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Is There Really Such a Thing as “Ethical Oil”?

A trip to a tar sands conference and trade show offers a glimpse into the oil industry’s Id

It’s late afternoon on the third and final day of the “Peace Oil Sands Conference and Trade Show” held last May at the Belle Petroleum Centre in downtown Peace River, Alberta, and author and television host Ezra Levant is giving his keynote address titled Ethical Oil to a room of approximately 100 executives from Canada’s oil and gas industry. Levant is fired up as he declares: “If someone ever in their life tells you that your oil is immoral, that you’re a climate criminal … stop them right there and say: ‘Oh no, I’m not an oil man. No sir, no ma’am. I’m an ethical oil man.”

Fort McMurray, AlbertaPhoto by kris KrügFort McMurray, Alberta. “Good neighborly” activity by oil companies in this region — venting emissions from highly concentrated bitumen tanks into the air — is making some local residents sick.

With those words, Levant drills to the essence of his role in Peace River. He’s there to give moral and ideological cover to the companies that are busy digging up the oil desposits along the Athabasca River, deposits that have been shown to be more carbon intensive than more conventional sources of oil. Levant’s speech is, basically, damage control, and it’s a well-practiced schpeel. Levant is host of “The Source” a daily TV program on the Sun News Network (the Fox News of Canada), a platform he frequently uses to offer justifications for the Canadian petro-state.

“If you believe in making the world a better place, if you believe in the environmental credo of ‘thinking globally, act locally,’ then you must come to the conclusion I have,” Levant said during an October 2011 episode titled Ethical Oil versus Conflict Oil, based on his national bestselling book Ethical Oil: The Case for Canada’s Oil Sands, which won the National Business Book Award earlier that year. “[My conclusion is that] we must in fact follow our morality and produce as much oil sands oil as possible, knowing that every extra barrel we produce and sell to our American friends, or even if we export it to Asia, is one less barrel that will be sold by a Saudi Prince, an Iranian terrorist-supporter, a Nigerian kleptocrat, Hugo Chávez in Venezuela. Every barrel of oil that we sell is one barrel less that the bad guys sell.”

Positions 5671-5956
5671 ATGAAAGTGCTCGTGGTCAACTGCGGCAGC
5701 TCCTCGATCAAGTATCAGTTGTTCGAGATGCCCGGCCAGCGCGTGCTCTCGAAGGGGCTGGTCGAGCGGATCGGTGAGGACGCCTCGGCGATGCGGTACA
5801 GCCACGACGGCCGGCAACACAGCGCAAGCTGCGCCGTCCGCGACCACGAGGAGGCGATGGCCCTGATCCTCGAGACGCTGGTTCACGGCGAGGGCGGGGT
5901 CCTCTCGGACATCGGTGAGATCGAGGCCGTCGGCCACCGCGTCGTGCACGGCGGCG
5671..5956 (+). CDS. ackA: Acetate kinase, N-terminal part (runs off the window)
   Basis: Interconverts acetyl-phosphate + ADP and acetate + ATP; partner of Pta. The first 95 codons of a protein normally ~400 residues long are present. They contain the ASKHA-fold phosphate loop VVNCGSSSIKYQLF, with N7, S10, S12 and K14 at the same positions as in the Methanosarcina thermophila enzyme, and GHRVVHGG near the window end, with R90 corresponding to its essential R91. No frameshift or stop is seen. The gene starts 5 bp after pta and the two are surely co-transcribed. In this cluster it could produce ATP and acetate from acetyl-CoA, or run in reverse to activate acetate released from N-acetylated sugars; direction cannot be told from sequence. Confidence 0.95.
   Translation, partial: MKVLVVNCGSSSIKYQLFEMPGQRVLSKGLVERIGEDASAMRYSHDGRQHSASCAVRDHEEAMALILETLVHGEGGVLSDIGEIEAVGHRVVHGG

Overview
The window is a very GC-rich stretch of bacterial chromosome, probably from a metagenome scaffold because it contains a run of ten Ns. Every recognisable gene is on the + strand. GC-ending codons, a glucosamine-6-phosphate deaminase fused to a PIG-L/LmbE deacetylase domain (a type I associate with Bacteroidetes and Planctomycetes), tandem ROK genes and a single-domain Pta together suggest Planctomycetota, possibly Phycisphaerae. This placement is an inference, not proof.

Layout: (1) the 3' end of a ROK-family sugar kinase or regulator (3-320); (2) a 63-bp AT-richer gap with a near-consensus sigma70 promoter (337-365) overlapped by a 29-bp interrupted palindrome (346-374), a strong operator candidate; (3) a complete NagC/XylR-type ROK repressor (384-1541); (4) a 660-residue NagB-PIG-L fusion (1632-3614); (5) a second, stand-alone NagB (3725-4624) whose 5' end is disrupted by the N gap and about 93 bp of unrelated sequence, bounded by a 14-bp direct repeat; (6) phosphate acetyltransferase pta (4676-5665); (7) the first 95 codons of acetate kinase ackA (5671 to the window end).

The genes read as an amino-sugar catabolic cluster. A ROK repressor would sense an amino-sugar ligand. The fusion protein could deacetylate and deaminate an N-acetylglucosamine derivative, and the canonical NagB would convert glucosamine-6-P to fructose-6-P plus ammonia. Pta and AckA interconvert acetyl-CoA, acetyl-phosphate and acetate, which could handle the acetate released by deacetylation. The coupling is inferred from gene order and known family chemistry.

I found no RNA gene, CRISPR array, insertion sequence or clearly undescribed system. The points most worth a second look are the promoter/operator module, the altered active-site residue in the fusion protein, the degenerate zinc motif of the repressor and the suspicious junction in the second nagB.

On its face, it seems like a good argument … as long as you ignore the fact that oil is a fungible commodity, and that one more barrel of petroleum from Canada doesn’t necessarily mean one less barrel from Saudi Arabia. Or the fact that the climate doesn’t care where the oil comes from. (Although, for nuance sake, bitumen production is more carbon-intensive than conventional crude oil production.) Or the fact that many Canadian First Nations see the tar sands extraction as a violation of their longstanding treaty rights, surely an ethical infraction. 

It seems, to me at least, that Levant is peddling xenophobia and chauvinism. I decide to tell him as much — in the form of a question. Standing at the audience microphone during the question-and-answer period following Ethical Oil, I offer: “Saying ‘every barrel of oil that we sell is one barrel less that the bad guys sell’ and that ‘God gave the oil to all the world’s bastards’ — don’t these approaches breed hostility, fear, superiority and division between and within?”

“You’re saying some of my language is critical or insulting,” Levant begins. “To call Saudi Arabia, Iran, Boko Haram and Nigeria bastards is an insult, you’re right. And I feel insulting towards them. I despise them. They are odious. But instead of kidnapping 277 [sic] of them, I’m just going to use my words so there’s no moral equivalence between the people who are building nukes to nuke us and me insulting them verbally in a democracy.”

The man who likes to call himself “Canada’s foremost freedom fighter” continues: “In Saudi Arabia, Nigeria or Venezuela and all these other places, they throw their complainers in jail. So I will accept your criticism that I use florid language and [he whispers] I sometimes swear. [The audience laughs.] I’m trying to wake people up that there are places in the world far worse than this.”

I push back: “Language is powerful and it can be used to shift and evade responsibility … ”

Levant interjects: “I’m trying to wake people up! I want [Albertans] to be proud of the way they live and work. I want to put in context any ‘crime’ they commit with real crimes in the world. Am I using insulting language to describe people who stone women to death? If I was speaking honestly, I would be swearing about those people right now — a blue streak. So I’m not even expressing the real depth of my hatred for them. And it’s hate. I hate the Ayatollahs of Iran. I hate the way they treat women and gays. And I’m not even a feminist-gay activist [the audience laughs], but I hate it.”

***

oil barrels Photo by ezioman/FlickrOne more barrel of petroleum from Canada doesn’t necessarily mean one less barrel from Saudi Arabia.

The Peace River area has the third largest deposits of bitumen in Canada. Located in the “golden” (i.e., ethical, moral, good) heart of Canada’s oil and gas industry, Peace River is approximately a 420 mile drive southwest from Fort McMurray’s tar sands, and approximately a 430 mile drive northwest from Hardisty, Alberta, the starting point of an extra-large question mark known as the Keystone XL pipeline. In short, it’s just picture-perfect for an oil industry conference.